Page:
The irresistible force met the immovable object for the third time Saturday in Baguio City, the Philippines, and both almost lived up to their reputations. Challenger Victor Korchnoi hit champion Anatoly Karpov hard but proved to be - just barely - resistible. Counterpuncher Karpov threw up his defenses, saw them torn apart, but managed - just barely - to hand on for a draw.
For the first time in the match (which has resulted in three draws so far) it was Korchnoi who offered the draw, after an intense 30-move slugging match with both players short of time and attacking possibilities exhausted.
For the first time in the nearly 40 games they have played, Korchnoi allowed Karpov to use one of his favorite openings, the Nimzo-Indian defense. The new strategic lines he had worked out against this opening emerged with white's 7th, 9th and 14th moves: to take Karpov's blacksquared bishop off the board, occupy a strong black diagonal with his queen and force further weakening of the black squares around the black king's position.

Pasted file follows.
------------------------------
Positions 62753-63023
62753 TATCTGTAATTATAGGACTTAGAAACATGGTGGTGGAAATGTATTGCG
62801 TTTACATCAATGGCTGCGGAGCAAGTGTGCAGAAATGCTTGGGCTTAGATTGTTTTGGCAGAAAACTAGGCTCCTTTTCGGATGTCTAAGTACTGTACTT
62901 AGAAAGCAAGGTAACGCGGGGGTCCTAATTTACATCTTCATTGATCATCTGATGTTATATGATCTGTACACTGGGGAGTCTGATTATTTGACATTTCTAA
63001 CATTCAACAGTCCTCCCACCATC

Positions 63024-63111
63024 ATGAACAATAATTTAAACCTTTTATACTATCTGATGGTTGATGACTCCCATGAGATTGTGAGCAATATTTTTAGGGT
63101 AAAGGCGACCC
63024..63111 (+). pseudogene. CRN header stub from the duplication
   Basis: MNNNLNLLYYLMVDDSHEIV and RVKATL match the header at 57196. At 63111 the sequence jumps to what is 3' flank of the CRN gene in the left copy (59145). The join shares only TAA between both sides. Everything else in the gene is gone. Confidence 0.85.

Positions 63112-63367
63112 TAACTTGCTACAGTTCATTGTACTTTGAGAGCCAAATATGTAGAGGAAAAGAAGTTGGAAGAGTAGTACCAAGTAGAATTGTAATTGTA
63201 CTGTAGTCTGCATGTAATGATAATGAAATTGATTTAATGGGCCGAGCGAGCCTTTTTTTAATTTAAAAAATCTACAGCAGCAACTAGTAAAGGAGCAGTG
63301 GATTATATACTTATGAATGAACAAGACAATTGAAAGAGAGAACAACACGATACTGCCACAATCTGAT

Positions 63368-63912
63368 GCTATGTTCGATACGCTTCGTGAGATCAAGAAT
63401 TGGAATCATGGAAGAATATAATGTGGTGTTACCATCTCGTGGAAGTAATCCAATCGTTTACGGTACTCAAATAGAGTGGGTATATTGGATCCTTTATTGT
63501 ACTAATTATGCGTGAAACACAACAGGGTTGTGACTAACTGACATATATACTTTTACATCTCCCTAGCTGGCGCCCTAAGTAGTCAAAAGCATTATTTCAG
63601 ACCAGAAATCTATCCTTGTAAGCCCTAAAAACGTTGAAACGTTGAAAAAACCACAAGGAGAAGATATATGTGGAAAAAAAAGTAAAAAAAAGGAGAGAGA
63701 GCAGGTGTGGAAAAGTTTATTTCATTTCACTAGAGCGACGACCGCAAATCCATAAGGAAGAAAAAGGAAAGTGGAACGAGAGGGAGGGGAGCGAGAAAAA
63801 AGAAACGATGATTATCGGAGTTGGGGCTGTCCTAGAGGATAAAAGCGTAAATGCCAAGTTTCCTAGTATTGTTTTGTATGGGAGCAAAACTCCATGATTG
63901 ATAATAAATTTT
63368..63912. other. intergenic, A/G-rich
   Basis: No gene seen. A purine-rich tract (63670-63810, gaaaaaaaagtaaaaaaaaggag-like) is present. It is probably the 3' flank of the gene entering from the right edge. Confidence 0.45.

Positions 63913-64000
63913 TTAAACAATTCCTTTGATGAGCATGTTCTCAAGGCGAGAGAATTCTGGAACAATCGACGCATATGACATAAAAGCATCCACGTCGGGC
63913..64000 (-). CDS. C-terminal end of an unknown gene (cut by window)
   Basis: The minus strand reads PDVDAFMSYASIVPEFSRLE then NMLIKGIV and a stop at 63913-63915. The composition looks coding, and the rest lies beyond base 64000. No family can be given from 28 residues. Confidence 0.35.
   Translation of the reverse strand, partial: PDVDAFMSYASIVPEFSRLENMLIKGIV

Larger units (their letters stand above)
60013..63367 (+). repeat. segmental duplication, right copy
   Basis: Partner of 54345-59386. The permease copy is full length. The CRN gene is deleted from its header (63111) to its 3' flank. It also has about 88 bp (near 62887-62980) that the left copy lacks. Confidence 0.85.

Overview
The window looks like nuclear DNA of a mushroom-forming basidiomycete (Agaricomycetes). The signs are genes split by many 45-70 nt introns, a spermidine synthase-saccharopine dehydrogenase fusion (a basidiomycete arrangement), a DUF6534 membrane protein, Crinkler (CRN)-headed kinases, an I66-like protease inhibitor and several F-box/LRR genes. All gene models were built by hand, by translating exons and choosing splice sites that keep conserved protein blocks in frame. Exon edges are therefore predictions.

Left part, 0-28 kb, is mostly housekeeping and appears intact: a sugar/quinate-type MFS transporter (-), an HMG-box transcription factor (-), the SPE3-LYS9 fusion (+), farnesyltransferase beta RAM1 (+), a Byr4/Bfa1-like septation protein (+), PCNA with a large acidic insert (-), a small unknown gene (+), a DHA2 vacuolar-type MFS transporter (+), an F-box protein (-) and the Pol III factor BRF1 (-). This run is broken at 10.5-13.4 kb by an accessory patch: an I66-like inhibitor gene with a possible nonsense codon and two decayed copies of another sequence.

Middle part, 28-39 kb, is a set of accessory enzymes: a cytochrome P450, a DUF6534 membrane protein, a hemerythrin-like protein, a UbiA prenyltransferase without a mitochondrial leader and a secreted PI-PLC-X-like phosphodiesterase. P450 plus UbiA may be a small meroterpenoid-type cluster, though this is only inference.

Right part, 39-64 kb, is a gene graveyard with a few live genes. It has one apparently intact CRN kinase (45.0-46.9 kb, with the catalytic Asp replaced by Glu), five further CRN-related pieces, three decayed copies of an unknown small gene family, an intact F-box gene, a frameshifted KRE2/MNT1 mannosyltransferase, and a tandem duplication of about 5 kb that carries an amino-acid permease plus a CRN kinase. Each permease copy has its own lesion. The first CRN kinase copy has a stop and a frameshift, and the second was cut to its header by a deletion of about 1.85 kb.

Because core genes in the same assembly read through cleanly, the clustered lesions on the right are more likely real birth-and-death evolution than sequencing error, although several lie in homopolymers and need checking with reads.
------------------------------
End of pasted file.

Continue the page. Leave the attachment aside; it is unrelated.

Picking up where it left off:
Korchnoi offered pawn sacrifices twice, on his 21th and 24th moves. The first time, Karpov prudently avoided accepting, but the second time he was forced to, facing on the 25th move the threat of Q-R6 and and overwhelming attack. In the final position, Karpov was ahead by a pawn, but Korchnoi's attacking threats made the material advantage meaningless.